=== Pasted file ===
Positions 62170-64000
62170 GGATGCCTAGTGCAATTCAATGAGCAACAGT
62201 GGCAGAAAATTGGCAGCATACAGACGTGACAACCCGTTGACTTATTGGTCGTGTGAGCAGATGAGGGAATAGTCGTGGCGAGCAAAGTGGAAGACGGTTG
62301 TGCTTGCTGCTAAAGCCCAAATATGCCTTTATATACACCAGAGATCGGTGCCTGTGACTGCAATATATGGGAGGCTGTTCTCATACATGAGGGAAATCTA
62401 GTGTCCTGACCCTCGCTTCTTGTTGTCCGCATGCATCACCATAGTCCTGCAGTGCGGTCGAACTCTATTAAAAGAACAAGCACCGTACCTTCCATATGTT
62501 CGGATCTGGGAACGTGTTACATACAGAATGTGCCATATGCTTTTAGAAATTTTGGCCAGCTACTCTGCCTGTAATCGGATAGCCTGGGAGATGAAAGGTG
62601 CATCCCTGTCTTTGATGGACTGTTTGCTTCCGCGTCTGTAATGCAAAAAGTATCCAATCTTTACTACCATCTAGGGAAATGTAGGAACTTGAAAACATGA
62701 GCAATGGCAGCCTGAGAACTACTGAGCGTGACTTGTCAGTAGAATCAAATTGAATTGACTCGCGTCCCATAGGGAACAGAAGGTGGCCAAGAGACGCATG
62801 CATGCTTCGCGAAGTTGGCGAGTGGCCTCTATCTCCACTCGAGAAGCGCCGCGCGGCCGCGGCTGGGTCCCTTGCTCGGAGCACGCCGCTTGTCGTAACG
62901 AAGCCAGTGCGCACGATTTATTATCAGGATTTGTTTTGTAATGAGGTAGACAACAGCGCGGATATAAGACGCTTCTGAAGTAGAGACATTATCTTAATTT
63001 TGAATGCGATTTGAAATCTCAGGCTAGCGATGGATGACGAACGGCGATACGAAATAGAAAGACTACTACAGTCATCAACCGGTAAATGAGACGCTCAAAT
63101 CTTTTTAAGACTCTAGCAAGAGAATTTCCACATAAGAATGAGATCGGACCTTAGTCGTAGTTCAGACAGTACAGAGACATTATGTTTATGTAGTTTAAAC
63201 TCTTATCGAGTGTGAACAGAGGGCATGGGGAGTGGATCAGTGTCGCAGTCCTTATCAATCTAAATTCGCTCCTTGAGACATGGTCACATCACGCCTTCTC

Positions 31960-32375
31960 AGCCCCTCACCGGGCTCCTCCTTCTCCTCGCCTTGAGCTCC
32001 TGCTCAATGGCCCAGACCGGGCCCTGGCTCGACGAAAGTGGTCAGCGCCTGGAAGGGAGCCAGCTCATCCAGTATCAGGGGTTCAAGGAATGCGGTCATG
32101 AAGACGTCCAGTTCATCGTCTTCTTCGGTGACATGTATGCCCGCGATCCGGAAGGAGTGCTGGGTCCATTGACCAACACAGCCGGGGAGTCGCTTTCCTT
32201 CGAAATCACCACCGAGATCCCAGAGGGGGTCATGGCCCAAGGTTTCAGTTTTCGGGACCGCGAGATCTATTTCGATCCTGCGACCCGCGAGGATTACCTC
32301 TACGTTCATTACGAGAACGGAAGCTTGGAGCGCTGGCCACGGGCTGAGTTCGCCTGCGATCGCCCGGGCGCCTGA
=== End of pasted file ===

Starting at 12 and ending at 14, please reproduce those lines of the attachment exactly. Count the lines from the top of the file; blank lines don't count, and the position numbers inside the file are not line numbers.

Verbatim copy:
63101 CTTTTTAAGACTCTAGCAAGAGAATTTCCACATAAGAATGAGATCGGACCTTAGTCGTAGTTCAGACAGTACAGAGACATTATGTTTATGTAGTTTAAAC
63201 TCTTATCGAGTGTGAACAGAGGGCATGGGGAGTGGATCAGTGTCGCAGTCCTTATCAATCTAAATTCGCTCCTTGAGACATGGTCACATCACGCCTTCTC

Positions 31960-32375